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Investors still not enthusiastic about the massive Cisco-Splunk deal

Investors still not enthusiastic about the massive Cisco-Splunk deal


In another indication that the market for technology transactions is gathering steam, Cisco announced last month its intention to buy Splunk for $28 billion. The networking company is spending a nontrivial fraction of its market capitalization on the transaction, and while Splunk shareholders are cheering the deal and the premium it may bring to their own holdings, Cisco’s shareholders appear to be less enthused, if the stock price is any indication.

In strategic terms, the deal is being hailed as a big win for both teams, bringing together AI and data management capabilities, especially as applied to cybersecurity of Splunk with Cisco’s network data. Together they have the potential to be a powerful combination, but bringing together two large companies like this is no small task, and the ability to merge two cultures will go a long way in measuring the success of the deal.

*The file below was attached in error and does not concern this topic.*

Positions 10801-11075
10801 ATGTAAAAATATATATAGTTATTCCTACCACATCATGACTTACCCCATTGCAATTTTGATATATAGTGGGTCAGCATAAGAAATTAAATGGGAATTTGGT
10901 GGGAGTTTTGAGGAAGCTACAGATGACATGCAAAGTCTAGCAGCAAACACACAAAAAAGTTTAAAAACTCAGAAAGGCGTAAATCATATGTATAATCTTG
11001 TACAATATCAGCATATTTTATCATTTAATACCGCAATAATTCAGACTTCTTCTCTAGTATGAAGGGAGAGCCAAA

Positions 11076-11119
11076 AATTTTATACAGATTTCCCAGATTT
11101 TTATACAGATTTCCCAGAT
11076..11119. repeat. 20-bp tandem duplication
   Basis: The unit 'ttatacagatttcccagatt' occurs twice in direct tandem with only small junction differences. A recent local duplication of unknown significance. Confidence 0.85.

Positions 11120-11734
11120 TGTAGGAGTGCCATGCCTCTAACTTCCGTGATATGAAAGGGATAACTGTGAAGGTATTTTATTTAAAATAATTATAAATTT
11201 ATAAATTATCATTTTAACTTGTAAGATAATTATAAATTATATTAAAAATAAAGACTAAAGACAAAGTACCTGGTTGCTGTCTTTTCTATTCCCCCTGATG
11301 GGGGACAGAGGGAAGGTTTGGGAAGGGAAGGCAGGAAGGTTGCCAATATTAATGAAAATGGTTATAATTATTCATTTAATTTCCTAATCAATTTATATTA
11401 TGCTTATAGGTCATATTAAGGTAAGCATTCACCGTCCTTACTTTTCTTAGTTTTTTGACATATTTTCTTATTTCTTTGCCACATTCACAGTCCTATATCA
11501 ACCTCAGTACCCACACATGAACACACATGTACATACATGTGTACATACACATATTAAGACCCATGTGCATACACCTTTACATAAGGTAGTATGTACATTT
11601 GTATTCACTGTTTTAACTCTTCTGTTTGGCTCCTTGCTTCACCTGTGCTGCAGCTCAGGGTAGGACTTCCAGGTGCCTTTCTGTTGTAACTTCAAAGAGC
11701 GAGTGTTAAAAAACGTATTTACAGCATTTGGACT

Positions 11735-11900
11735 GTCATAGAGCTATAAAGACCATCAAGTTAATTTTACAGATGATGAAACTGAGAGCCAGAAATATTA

In financial terms, it’s interesting. While the recent Klaviyo IPO gave us a look at how the market values high-growth software companies as they go public, the Cisco-Splunk deal instead shows us the potential value of slower-growing software entities. Thus the transaction is slightly less meaningful for startups than this week’s public offerings, but still useful given the sheer dearth of liquidity events that we have seen lately.

Now, as the announcement hype has faded and as reality sets in, it looks as though Cisco investors still aren’t necessarily thrilled about the deal. Maybe the big price tag is scaring them, but they haven’t answered enthusiastically, that’s for sure. The question is: Why?

Can they come together without Cisco killing it?

One thing Cisco has going for it, according to Ray Wang, founder and principal analyst at Constellation Research, is a track record of absorbing acquired companies. “The culture issue is hard, but Cisco has been built on M&A. That’s what they do, so this is a core competency for them,” Wang told TechCrunch+.

Jevin Jensen, an analyst at IDC who watches companies like Splunk, says he thought the combo made sense last year when rumors of an acquisition first surfaced — and he still does.



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